We can be very able, but we cannot do everything without others' help. Lots of times we ask other people to do some work or some favour for us, maybe because they are more professional, or less busy, or for other reasons.

So, then how can you express that it is not you, who does the job, but someone else?

Basically there are two ways:

1. you don't tell who does the job, but through a formula you express it's not you

formula 1:

have / get + something + verb 3rd form


I had the tap fixed yesterday. - Meaning: The tap was leaking, someone came to fix it.

2. you tell who does the job using another formula

make + (concrete) person + verb


I made Joe fix the tap. - Meaning: I asked Joe to fix the leaking tap and he did it. (Don't forget, this is past tense, that's why “make” is in past tense.

Of course I can say: “I asked Joe to fix the tap.” - But in strictly speaking, it is not causative, just another grammar formula!

Now let's go to the next session to learn more about it!

Introduction to Causation

Now you know that there are two basic forms:

1. Somebody does the job for you – but we don't know who the person is !

The formula again:

Have (or get) + something + 3rd form.

Some examples:

1. I will have my skirt shortened. (Future Simple)

2. My father had some butter brought from the shop (Past Simple)

3. Lili has had her hair dyed violet. (Present Perfect Simple)

4. I'm having my car washed. (Present Continuous)

5. Did you have your fence painted? (Past Simple)

In all these examples you can use “get” instead of have, so

1. I will get my skirt shortened.

2. My father got some butter brought…

3. Lili has got her hair dyed violet.

4. I'm getting my car washed.

5. Did you get your fence painted?

2. Somebody does the job for you – and we know who the person is !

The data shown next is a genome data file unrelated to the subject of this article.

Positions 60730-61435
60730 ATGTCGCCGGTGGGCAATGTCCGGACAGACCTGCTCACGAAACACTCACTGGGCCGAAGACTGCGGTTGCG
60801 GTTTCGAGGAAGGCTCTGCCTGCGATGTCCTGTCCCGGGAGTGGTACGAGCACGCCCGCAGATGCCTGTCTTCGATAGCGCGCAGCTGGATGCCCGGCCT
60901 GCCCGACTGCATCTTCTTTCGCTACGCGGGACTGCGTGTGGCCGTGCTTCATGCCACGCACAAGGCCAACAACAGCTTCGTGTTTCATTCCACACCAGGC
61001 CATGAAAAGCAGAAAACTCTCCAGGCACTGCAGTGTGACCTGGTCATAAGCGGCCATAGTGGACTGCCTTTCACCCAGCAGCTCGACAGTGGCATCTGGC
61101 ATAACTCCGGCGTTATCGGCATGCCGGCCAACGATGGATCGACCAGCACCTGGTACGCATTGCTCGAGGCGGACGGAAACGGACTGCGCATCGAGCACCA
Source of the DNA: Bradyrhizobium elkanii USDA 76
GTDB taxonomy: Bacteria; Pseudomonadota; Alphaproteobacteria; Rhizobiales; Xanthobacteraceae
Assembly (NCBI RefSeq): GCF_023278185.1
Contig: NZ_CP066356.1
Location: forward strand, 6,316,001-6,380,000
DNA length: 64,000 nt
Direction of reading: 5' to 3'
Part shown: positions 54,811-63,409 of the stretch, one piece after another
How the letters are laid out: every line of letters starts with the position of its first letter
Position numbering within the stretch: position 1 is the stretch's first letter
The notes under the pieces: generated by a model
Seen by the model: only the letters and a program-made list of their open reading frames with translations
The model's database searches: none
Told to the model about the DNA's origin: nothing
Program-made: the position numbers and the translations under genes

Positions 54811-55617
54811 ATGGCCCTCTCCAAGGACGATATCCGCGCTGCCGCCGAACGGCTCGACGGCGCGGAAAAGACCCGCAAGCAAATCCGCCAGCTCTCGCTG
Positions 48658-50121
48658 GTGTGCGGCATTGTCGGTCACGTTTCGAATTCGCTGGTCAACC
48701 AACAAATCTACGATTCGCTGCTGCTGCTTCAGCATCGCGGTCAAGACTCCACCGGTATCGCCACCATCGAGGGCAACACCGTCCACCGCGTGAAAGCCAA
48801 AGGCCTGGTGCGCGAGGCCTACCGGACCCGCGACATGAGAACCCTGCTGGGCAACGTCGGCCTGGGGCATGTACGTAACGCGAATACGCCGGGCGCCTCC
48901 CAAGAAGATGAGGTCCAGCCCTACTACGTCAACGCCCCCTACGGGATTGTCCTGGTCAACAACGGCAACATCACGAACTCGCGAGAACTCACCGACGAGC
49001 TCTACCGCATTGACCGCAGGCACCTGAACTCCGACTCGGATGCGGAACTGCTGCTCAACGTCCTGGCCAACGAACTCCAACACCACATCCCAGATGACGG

The formula again:

make + somebody + verb

Some examples:

1. We made the insurance company pay for the damage.

2. My mother used to make the cleaner wash the curtains 3 times a year.

3. I didn't make my kids sit down and do their homework right after school.

4. The film makes me cry.

5. What would make you happy?

You can see to express what tense you want to refer to, you indicate it through “make”, like: will make, have made, etc…

Please, note that, if you prepare for higher than upper-intermediate level exam (e.g. for advanced level) you should also learn these two structures:

get + somebody + to + verb

have + somebody + verb

Two Basic Forms of Causation

20 Examples for Causation
1 page

Now you can check if you learnt Causation! Good luck with it!

Have you learnt Causation?
12 questions
1 Lecture 04:34

In this lecture you will hear the summary of the 3 Great Grammar Pieces: Passive Voice, Conditionals, and Causative.

Summary of the Course
My Last Words and Your Next Steps
1 Lecture 03:56
My Last Words and Your Next Steps
About the Instructor
Betty Zsoldos
5.0 Average rating
50 Reviews
299 Students
5 Courses
English Teacher: Cambridge Diploma + 22 years teaching

I am known as Betty Zsoldos, officially: Erzsebet Zsoldos; a Hungarian-born woman living in Australia.

I am an English teacher with a Cambridge Diploma in teaching English for Adults as a Second Language, plus I have 22 years of experience in teaching! I have had very different kind of learners from people with special needs to managing directors.

The other professional side of me is a Master Coach, a trainer, and an NLP Master. I also hold a diploma in educational psychology. These extras allow me to know a great deal about meta-learning, e.g. how our memory works, how real learning takes place, and how to help different types of learners to build quickly new neurological pathways to promote and fix learning.

My little secret is that: at the age of 25 I didn't know even one word of English: I started from zero, I had to learn even: "yes" and "no". I felt awkward and clumsy while learning; yet, I developed fast and in 3 years I was asked to teach in language schools. Soon I was the most popular English teacher in my hometown.

Why? Just because I understood all the difficulties grown-up learners were going through...